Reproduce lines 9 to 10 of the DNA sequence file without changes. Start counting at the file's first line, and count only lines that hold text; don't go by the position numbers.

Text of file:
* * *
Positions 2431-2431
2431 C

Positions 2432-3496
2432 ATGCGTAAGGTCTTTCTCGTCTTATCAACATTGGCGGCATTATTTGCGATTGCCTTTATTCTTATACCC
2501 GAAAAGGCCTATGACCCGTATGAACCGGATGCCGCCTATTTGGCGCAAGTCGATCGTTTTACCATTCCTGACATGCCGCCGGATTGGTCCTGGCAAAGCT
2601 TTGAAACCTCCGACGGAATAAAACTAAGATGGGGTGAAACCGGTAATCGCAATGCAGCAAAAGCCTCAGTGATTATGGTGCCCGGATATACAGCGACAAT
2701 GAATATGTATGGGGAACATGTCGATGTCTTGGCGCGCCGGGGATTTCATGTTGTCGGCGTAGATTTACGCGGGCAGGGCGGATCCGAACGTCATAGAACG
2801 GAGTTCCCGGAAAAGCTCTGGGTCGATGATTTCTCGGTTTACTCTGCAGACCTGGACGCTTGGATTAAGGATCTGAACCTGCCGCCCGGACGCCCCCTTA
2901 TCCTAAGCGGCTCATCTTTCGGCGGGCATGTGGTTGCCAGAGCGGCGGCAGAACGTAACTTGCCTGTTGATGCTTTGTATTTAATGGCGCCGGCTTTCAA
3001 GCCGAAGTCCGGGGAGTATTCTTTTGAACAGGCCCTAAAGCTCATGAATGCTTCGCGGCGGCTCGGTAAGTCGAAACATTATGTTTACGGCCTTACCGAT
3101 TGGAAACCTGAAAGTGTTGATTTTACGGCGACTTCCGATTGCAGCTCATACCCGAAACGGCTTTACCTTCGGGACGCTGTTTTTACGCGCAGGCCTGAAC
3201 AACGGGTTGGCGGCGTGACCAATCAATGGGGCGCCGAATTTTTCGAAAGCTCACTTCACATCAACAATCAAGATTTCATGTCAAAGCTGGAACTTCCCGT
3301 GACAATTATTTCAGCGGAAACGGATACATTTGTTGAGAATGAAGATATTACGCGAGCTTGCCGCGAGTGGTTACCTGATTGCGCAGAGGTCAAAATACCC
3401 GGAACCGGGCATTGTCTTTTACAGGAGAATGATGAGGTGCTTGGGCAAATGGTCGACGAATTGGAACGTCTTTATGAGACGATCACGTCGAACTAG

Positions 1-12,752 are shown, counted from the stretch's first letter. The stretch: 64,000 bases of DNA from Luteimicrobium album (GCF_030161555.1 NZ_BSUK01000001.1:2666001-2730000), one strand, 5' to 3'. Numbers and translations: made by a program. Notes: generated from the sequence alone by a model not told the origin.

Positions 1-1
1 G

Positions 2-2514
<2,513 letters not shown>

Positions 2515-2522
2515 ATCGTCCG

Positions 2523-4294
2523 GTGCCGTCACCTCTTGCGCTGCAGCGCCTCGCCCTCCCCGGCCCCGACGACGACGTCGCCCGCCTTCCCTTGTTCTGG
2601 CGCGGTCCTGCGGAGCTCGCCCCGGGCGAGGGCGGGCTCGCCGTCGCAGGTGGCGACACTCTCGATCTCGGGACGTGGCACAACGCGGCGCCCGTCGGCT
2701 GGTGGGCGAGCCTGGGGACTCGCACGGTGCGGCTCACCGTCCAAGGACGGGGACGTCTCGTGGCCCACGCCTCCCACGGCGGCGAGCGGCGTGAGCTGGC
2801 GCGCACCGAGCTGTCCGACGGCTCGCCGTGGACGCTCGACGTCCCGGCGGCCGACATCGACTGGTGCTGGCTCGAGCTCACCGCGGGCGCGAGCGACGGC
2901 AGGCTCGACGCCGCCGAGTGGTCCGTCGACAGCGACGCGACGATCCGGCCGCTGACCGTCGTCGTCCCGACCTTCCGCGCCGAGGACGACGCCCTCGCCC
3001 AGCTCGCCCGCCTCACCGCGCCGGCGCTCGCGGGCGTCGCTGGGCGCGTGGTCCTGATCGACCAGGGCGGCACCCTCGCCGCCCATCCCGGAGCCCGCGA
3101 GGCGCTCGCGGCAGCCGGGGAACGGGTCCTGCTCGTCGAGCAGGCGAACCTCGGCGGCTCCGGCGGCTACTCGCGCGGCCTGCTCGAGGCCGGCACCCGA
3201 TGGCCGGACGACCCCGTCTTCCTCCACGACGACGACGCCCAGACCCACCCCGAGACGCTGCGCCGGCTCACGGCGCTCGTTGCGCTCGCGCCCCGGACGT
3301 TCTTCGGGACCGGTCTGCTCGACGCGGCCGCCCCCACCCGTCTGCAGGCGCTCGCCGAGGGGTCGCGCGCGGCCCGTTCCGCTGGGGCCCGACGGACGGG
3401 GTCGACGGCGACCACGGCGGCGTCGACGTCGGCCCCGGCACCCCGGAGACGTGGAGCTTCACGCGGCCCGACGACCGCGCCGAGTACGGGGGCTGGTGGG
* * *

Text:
2901 TCCTAAGCGGCTCATCTTTCGGCGGGCATGTGGTTGCCAGAGCGGCGGCAGAACGTAACTTGCCTGTTGATGCTTTGTATTTAATGGCGCCGGCTTTCAA
3001 GCCGAAGTCCGGGGAGTATTCTTTTGAACAGGCCCTAAAGCTCATGAATGCTTCGCGGCGGCTCGGTAAGTCGAAACATTATGTTTACGGCCTTACCGAT